From: Los Angeles
8 August 1918
In the Amiens sector, the Allies had managed to achieve surprise they sought. This was remarkable when it is realized that 10 infantry divisions along with 1,386 field guns and howitzers, 684 heavy guns, and 580 tanks had been moved into position. More, French units had been informed of the plan and moved up to support the right wing. (Although the British insisted that the French move out half an hour later than the British attack.)
Instead of a long and thorough preliminary bombardment, the Allied guns opened up at 4:30 am, only a few minutes before the advance began. There was heavy morning fog, which masked the troop movements and should have prevented the artillery from being effective, but the British had prepared a detailed plan for their batteries. Using sound-ranging and aerial maps provided days before, they placed their shells just where they wanted them, and then advanced the barrage just ahead of their troops.
The Germans were caught entirely off guard. Their counter-fire from their own artillery did not begin for five minutes or more, and then it hit locations that the Allied troops had already advanced beyond. In just three hours, the Allies were 3.7 km (2.3 mi) from their start, and still moving forward. A group of German officers, including divisional staff, were captured before they finished breakfast. By 11:00 am, the Allies had gained 4.8 km (3.0 mi), and were reaching the rear of the German defenses. Several German units simply collapsed instead of the orderly retreat that had been typical in times past, and the Allies took large numbers of prisoners.
By the end of the day, the Allied forces had averaged an advance of 11 km (6.8 mi), with some Canadian units gaining 13 km. The Germans had lost 14,000 killed and wounded, with 16,000 more taken prisoner. Ludendorff was shocked -- German soldiers were not supposed to surrender except in small isolated instances. He would describe it as "the black day of the German Army".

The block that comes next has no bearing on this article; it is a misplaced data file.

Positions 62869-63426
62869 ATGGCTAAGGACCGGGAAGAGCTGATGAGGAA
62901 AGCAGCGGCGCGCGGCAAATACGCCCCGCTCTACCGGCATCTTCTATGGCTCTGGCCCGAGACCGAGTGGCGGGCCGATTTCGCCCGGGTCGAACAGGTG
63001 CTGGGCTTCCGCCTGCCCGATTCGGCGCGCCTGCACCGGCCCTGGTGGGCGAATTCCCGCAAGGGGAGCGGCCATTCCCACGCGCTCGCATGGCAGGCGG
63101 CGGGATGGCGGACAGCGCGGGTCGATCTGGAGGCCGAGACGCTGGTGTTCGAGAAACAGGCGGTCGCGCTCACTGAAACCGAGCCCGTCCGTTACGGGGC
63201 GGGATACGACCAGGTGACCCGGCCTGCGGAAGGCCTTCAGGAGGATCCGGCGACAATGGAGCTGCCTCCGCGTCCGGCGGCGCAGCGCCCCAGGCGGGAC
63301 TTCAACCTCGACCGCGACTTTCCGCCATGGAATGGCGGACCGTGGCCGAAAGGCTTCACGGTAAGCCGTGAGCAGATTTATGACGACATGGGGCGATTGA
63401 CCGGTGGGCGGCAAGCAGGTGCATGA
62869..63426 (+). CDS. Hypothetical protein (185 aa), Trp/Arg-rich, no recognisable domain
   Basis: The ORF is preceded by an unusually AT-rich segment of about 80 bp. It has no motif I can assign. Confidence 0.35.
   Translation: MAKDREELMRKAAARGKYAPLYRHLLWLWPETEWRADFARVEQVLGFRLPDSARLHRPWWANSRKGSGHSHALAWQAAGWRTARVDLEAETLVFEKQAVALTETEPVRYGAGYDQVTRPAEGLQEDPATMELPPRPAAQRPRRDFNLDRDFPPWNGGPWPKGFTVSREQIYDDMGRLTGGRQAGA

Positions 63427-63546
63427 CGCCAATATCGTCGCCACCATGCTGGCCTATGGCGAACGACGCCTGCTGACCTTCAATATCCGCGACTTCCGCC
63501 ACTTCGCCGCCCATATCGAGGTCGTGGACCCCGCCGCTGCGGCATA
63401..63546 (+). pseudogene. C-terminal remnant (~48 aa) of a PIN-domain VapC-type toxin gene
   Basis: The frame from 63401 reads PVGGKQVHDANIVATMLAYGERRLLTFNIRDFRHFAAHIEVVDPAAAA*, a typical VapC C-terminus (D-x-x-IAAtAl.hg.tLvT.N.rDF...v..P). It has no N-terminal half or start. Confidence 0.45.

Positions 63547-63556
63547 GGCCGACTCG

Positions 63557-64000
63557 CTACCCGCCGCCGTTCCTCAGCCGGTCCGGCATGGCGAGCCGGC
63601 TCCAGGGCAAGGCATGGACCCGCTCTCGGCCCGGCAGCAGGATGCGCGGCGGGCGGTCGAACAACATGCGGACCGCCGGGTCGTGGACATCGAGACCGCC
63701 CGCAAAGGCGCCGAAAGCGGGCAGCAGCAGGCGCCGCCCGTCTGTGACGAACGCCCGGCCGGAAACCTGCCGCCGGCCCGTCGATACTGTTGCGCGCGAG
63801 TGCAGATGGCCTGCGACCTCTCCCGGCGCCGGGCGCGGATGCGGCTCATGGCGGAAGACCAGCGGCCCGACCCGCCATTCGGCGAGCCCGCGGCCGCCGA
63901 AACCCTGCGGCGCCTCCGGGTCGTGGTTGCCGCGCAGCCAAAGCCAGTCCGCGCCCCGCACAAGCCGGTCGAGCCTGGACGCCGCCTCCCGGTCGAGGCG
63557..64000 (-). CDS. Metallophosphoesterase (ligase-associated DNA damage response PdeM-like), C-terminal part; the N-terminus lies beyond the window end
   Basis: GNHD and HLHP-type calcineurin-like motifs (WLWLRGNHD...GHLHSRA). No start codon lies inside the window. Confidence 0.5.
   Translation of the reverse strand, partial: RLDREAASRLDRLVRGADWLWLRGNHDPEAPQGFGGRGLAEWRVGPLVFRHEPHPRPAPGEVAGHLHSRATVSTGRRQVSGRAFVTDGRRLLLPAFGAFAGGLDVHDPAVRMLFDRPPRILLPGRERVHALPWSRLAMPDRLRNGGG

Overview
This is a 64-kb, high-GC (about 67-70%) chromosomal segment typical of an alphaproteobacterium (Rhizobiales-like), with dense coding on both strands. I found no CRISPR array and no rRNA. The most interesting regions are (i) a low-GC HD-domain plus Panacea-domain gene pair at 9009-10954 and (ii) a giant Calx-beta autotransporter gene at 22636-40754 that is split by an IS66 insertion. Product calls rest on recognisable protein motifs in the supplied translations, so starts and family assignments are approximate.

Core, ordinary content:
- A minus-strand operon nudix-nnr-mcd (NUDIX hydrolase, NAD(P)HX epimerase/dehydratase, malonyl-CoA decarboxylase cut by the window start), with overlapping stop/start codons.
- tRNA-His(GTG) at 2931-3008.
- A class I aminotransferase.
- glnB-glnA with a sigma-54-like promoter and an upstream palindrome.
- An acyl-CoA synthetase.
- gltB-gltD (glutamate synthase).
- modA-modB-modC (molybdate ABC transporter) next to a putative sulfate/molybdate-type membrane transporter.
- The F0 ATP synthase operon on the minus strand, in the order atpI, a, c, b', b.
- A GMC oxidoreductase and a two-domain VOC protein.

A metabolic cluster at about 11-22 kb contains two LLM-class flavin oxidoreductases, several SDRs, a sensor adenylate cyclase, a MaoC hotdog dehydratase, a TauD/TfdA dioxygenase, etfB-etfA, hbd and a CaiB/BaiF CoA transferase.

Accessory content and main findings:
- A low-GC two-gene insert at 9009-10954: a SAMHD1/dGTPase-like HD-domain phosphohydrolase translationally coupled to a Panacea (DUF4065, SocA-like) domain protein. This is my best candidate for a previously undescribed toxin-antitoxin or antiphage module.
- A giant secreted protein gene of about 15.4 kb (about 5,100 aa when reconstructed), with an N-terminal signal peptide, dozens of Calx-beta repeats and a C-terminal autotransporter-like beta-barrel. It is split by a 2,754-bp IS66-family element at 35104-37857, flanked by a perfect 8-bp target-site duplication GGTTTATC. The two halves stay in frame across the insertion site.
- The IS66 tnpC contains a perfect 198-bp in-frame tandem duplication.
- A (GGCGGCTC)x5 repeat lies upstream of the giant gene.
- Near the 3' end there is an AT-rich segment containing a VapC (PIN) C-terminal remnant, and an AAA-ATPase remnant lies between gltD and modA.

The crowning capture of the day, however, was mechanical rather than human. One group of Australians had manged to advance so quickly that they came upon the Krupp railway gun that had been shelling Amiens for months. It had been partially prepared to move, being coupled to a locomotive along with two cars of ammunition and several more cars meant to carry the crew. The rear of the train had caught fire, but the Australians quickly determined that the locomotive was in working order and decided to move the gun back towards the Allied lines. They detached the burning cars at the rear, shunting them to a siding, and raised steam. While this was going on, a bullet hit one of the locomotive’s steam pipes, but the undaunted Aussies wrapped the line with tracing-tape, and the train was started. The gun was moved back behind the new advanced lines, but it could not be moved much farther because the rails had been hit by shellfire at that point.
Eventually the gun would be moved to Paris for display, and then shipped to Australia as a war trophy. After WWII there was much less interest in the gun for a time, and the carriage of the gun was scrapped during the 1960’s. However, the gun itself is now on display at the Australian War Memorial in Canberra.
< Message edited by Capt. Harlock -- 8/8/2018 3:31:48 AM >
Civil war? What does that mean? Is there any foreign war? Isn't every war fought between men, between brothers?